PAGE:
Man on road

The Government?s new Road Safety Act has now been passed and the CTC, the national cyclists? organisation has dubbed it ?a missed opportunity to make a real difference for all vulnerable road users?.

MPs chose to overlook measures that would improve safety on our roads, such as a default 20mph speed limit in urban areas, and a lower drink-drive limit. Moreover, the new Act does nothing to address legal inconsistencies regarding bad driving offences, making it very hard to secure convictions for the more serious dangerous driving offences.

The knock-on effect of this for cyclists is an increased vulnerability on the roads. With the potentially hazardous winter weather conditions ahead accidents are a substantial risk that we must consider.

According to the Department of Transport, 15,000 cyclists in the UK are involved in accidents on the road each year. A substantial amount of these injuries result in hospital admittance.

A well-briefed brief

With this in mind, it is important to contact the right legal help if the worst happens. Understanding case law relating to cycling is a key function of solicitors who represent cyclists, so it is important that cyclists select a solicitor who understands this area.

A specialist solicitor should also understand the medical issues involved in a cycling accident. According to the Department of Transport, 50 per cent of reported injuries involve the head, and even if the injury is technically considered minor, it can lead to significant damage to cognitive functions, speech or memory.

Initially it may seem that the accident has not affected your brain, but when you return to work several months later, you could find yourself unable to do the job you used to. This could result in a loss of earnings. A specialist lawyer would ensure this was avoided by immediately actioning a case, to ensure all the right evidence is gathered and any rehabilitation is implemented quickly.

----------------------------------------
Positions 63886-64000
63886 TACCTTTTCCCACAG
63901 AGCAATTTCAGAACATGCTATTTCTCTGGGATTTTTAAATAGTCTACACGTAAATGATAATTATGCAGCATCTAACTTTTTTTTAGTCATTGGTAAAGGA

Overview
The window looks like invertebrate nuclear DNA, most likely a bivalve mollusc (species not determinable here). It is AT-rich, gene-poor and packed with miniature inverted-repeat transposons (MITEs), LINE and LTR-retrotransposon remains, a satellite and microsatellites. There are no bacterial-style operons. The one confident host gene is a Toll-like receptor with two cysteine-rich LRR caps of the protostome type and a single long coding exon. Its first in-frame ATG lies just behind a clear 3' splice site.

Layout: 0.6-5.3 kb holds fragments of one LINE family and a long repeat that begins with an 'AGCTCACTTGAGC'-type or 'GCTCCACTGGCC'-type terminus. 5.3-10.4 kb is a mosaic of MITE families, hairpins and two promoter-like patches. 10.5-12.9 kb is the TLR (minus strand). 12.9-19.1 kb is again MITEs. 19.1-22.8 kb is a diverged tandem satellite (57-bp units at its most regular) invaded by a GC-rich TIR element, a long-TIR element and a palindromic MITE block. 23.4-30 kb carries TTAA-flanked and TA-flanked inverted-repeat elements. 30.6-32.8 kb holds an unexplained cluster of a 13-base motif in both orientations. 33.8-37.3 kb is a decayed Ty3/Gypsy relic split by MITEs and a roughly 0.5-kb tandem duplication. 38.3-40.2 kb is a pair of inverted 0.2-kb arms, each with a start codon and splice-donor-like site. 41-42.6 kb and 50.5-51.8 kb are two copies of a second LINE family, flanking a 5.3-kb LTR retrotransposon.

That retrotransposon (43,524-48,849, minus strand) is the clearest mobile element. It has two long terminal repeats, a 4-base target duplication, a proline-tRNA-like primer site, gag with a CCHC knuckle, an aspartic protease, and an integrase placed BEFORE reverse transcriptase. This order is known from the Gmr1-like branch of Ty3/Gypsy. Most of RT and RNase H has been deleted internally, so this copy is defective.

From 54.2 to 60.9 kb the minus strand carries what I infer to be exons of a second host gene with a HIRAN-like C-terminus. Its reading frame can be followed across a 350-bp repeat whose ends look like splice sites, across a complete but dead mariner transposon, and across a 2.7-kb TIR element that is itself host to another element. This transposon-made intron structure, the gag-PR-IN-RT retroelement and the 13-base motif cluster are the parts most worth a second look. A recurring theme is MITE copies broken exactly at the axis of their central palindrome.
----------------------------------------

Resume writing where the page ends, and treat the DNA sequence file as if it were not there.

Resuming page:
Ex-racer David Standard suffered a cycling related accident that put an end to his competition days. He says: ?I spent six weeks in hospital and three months in rehabilitation. While I was in hospital it was a great relief to know things were being sorted out by my lawyer, as there were disputes as to whose fault it was. It?s important to get a specialist lawyer and the right legal advice in these cases.?

Lawyer Paul Breen at Serious Law recalls one cycling case: ?A 24-year-old clerk in a shipping company was leaving work and was struck by a car when crossing a roundabout. He suffered a fractured skull, an increased risk of epilepsy and cognitive problems, which resulted in him being unable to carry out his former job. He wasn?t wearing a helmet when the accident happened and the driver?s insurance company tried to negotiate a payment cut because of this.

?As specialist lawyers we investigated if wearing a helmet would have made any difference in this particular case to the injuries sustained. Since the injury was at the base of his neck at the top of his spine, a panel of experts deemed that a helmet would not have prevented his injuries. In fact, there is a risk he would have choked from the neck strap.

?It is unlikely that a non-specialist lawyer would have investigated this to such an extent and may have accepted a cut in his payment. We made sure he was given care and rehabilitation. He?s now half-way through a computer course hoping to go into IT, instead of being another unemployed statistic.?


Serious Law

Tel: 08000 35 45 55


Cycle Claims

Tel: 0800 093 6313

Mellor Small Solicitors

Tel: 0800 811844


Cycle Insurance Direct

British Cycling

Tel: 0161 274 2010


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Founded in 1891, Cycling Weekly and its team of expert journalists brings cyclists in-depth reviews, extensive coverage of both professional and domestic racing, as well as fitness advice and 'brew a cuppa and put your feet up' features. Cycling Weekly serves its audience across a range of platforms, from good old-fashioned print to online journalism, and video.